Beijing’s air quality meets national standards for the first time | Environmental News

The improvement in air quality was achieved after joint efforts to reduce coal consumption, reduce transportation emissions, and relocate heavy industries.

According to officials, the Chinese capital Beijing met national air quality standards for the first time last year, after a concerted effort to reduce coal consumption, reduce traffic emissions and relocate heavy industries.

In 2014, China declared war on pollution after a series of dangerous events Severe smog in Beijing And elsewhere sparked widespread public outrage.

An official from the Beijing Municipal Environmental Protection Bureau told reporters on Tuesday that the average reading of PM2.5 in the capital’s air for the entire year of 2021 reached 33 micrograms per cubic meter, a year-on-year decrease of 13%, which was in line with China’s first recorded interim standard of 35 micrograms. .

The annual average of 33 micrograms is still much higher than the 5 micrograms recommended by the World Health Organization.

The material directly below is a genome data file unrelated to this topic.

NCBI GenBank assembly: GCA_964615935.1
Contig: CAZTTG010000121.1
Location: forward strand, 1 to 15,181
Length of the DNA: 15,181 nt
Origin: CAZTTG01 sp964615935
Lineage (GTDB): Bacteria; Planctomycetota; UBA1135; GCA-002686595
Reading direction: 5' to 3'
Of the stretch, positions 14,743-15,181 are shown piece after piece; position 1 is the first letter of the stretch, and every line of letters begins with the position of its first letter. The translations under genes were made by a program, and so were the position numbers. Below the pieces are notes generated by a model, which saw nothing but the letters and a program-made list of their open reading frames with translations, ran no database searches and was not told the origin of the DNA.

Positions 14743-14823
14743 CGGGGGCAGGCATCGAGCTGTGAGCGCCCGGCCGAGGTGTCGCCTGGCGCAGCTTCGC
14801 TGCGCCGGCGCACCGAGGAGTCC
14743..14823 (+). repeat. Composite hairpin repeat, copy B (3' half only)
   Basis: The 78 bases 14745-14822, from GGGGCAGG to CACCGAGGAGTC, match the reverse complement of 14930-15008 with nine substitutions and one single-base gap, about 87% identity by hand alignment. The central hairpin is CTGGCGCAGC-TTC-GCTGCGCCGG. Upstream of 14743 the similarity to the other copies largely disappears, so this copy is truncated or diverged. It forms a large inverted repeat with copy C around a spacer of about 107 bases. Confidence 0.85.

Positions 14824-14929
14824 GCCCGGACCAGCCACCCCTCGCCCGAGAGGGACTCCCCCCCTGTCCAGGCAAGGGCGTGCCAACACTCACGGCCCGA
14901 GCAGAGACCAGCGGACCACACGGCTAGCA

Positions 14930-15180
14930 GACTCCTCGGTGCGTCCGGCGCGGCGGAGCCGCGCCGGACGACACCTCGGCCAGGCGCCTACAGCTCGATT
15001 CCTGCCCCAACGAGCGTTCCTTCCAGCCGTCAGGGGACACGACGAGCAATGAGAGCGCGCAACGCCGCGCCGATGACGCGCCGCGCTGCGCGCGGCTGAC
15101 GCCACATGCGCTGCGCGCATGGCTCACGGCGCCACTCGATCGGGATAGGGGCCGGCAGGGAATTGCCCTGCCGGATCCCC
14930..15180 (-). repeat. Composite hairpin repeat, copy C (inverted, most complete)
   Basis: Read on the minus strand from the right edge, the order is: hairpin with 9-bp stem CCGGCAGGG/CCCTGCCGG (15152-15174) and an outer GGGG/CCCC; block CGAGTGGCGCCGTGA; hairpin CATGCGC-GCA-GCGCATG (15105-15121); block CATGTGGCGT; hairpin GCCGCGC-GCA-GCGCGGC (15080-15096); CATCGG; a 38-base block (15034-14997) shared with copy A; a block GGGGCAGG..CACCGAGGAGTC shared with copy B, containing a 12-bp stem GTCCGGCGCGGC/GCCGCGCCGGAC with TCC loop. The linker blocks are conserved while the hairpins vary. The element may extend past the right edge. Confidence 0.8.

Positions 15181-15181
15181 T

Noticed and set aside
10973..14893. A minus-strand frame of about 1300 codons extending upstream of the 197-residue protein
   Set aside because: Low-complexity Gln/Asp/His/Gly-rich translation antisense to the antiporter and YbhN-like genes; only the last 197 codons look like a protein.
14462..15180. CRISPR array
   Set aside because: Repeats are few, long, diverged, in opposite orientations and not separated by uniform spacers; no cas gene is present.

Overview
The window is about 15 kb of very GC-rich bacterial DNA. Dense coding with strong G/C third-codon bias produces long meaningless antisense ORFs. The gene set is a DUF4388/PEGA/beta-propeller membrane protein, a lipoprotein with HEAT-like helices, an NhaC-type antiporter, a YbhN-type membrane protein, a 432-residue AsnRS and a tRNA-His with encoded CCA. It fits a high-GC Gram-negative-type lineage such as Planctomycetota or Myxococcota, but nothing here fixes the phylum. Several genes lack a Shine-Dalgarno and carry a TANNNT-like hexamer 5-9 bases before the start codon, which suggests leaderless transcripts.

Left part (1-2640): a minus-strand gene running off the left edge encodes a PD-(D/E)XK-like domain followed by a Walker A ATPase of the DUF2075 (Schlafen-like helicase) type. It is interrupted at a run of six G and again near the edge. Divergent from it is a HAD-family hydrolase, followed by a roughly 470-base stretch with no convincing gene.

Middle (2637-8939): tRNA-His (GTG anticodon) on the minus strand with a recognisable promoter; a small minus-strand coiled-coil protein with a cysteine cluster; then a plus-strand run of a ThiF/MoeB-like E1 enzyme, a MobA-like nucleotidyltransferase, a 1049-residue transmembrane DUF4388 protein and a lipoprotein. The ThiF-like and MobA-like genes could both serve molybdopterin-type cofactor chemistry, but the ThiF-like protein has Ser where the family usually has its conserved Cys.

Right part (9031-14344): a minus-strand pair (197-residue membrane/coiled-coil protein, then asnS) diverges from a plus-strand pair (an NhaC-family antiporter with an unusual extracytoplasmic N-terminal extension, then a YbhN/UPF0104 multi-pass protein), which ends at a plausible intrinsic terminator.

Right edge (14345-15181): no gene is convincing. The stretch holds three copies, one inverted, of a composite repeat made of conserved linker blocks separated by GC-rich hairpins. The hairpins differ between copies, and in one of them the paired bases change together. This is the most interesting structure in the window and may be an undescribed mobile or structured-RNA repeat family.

March 3, 2016, Beijing, before the opening of the Chinese People’s Political Consultative Conference (CPPCC), a policeman wearing a mask to prevent serious pollution protects the area near the Great Hall of the People [File: Kim Kyung-Hoon/Reuters]

Yu Jianhua, deputy director of the Beijing Municipal Environmental Protection Bureau, described Beijing’s efforts over the past 10 years and the speed of improvement as “unprecedented in history.”

“All regions and departments work together to organize the entire society to achieve an overall improvement in Beijing’s air quality,” he said.

He added that compared with 2013, Beijing residents enjoyed nearly four months of clear skies last year.

Beijing pledged in 2015 to use its 2022 Winter Olympics To help promote environmental improvement, Chinese President Xi Jinping promised to host a “green” sports meeting.

As a measure of progress, the average PM2.5 reading in 2016 was 71 micrograms, but the winter months when coal-based heating systems are turned on throughout the region are often close to 500 micrograms.

Since then, Beijing and the surrounding Hebei Province have worked hard to switch to cleaner natural gas, built huge wind and solar power plants, and planted a large number of trees in the area.

They also imposed strict new fuel standards on cars and forced steel mills and other industrial facilities to install equipment designed to control emissions.



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